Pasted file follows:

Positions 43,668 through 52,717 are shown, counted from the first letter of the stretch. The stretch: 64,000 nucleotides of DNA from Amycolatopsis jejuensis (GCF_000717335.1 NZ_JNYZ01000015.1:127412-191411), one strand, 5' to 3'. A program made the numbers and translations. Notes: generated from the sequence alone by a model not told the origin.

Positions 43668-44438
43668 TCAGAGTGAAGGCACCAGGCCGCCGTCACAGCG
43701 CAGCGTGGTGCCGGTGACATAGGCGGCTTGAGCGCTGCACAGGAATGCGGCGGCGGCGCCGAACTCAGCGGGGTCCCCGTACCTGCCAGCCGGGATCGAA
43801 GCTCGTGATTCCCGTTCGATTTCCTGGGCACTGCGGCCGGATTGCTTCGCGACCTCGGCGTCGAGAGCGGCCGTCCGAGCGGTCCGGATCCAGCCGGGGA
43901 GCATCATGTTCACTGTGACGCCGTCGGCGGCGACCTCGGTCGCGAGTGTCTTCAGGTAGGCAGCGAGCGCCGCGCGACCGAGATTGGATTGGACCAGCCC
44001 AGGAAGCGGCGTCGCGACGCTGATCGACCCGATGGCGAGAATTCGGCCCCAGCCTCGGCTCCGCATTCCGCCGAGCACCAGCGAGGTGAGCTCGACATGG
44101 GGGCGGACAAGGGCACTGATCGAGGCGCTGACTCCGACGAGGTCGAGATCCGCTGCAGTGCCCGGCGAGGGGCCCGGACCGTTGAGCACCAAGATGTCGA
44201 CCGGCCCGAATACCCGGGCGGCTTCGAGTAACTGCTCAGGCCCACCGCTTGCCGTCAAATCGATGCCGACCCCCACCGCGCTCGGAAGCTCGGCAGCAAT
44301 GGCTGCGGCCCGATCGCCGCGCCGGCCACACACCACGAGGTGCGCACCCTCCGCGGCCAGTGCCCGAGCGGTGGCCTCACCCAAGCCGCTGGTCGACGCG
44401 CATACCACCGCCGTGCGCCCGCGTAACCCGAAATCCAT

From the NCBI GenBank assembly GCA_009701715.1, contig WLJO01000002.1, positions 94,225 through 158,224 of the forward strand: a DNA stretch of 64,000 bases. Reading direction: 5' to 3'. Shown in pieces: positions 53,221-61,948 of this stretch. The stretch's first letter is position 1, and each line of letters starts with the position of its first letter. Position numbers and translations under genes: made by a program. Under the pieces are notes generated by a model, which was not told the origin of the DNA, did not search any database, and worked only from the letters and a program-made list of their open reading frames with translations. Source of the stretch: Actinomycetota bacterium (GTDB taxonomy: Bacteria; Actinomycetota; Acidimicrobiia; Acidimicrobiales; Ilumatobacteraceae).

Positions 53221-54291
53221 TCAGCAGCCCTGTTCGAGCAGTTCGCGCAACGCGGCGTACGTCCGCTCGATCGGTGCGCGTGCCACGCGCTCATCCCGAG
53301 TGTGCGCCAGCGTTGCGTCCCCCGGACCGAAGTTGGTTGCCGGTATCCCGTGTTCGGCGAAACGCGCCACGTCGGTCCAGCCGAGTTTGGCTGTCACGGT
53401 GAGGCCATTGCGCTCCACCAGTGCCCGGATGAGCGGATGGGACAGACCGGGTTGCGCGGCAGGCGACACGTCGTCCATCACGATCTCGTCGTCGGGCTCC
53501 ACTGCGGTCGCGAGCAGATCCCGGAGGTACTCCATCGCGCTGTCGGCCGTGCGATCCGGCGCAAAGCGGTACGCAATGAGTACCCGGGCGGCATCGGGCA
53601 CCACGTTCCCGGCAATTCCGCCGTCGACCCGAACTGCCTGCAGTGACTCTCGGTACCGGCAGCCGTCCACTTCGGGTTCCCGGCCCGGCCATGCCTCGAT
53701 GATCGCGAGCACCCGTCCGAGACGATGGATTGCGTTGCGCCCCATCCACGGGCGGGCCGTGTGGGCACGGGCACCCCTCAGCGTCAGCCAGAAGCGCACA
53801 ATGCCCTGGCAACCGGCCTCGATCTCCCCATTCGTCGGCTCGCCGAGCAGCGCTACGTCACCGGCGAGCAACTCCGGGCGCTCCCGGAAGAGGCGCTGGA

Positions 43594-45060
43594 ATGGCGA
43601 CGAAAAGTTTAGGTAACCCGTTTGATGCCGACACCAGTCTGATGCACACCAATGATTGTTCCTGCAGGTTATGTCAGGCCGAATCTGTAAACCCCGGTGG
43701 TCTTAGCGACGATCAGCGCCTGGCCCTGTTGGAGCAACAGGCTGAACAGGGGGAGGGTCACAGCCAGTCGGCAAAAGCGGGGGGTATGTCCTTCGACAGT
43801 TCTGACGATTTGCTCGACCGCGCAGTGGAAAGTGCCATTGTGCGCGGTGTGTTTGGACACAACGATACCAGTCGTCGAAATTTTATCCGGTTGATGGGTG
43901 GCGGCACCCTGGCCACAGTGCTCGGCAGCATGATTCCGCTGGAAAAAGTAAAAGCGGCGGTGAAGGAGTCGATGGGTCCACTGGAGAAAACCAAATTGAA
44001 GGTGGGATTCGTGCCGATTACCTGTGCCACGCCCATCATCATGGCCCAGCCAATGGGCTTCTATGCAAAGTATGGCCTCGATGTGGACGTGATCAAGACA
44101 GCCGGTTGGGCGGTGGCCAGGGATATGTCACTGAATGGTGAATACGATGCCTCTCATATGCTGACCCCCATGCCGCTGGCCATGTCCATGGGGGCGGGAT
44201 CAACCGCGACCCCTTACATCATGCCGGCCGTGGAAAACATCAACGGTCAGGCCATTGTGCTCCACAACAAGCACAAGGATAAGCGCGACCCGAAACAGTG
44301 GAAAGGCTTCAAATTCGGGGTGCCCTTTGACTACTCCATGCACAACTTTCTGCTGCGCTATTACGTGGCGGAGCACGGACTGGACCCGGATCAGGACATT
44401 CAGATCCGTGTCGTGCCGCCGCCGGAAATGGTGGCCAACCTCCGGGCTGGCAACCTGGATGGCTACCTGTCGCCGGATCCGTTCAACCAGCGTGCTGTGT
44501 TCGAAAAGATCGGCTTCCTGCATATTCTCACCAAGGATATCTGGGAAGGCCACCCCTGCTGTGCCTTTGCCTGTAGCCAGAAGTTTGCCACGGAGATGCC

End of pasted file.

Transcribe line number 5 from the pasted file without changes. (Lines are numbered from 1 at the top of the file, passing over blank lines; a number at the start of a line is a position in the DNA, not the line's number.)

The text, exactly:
43801 GCTCGTGATTCCCGTTCGATTTCCTGGGCACTGCGGCCGGATTGCTTCGCGACCTCGGCGTCGAGAGCGGCCGTCCGAGCGGTCCGGATCCAGCCGGGGA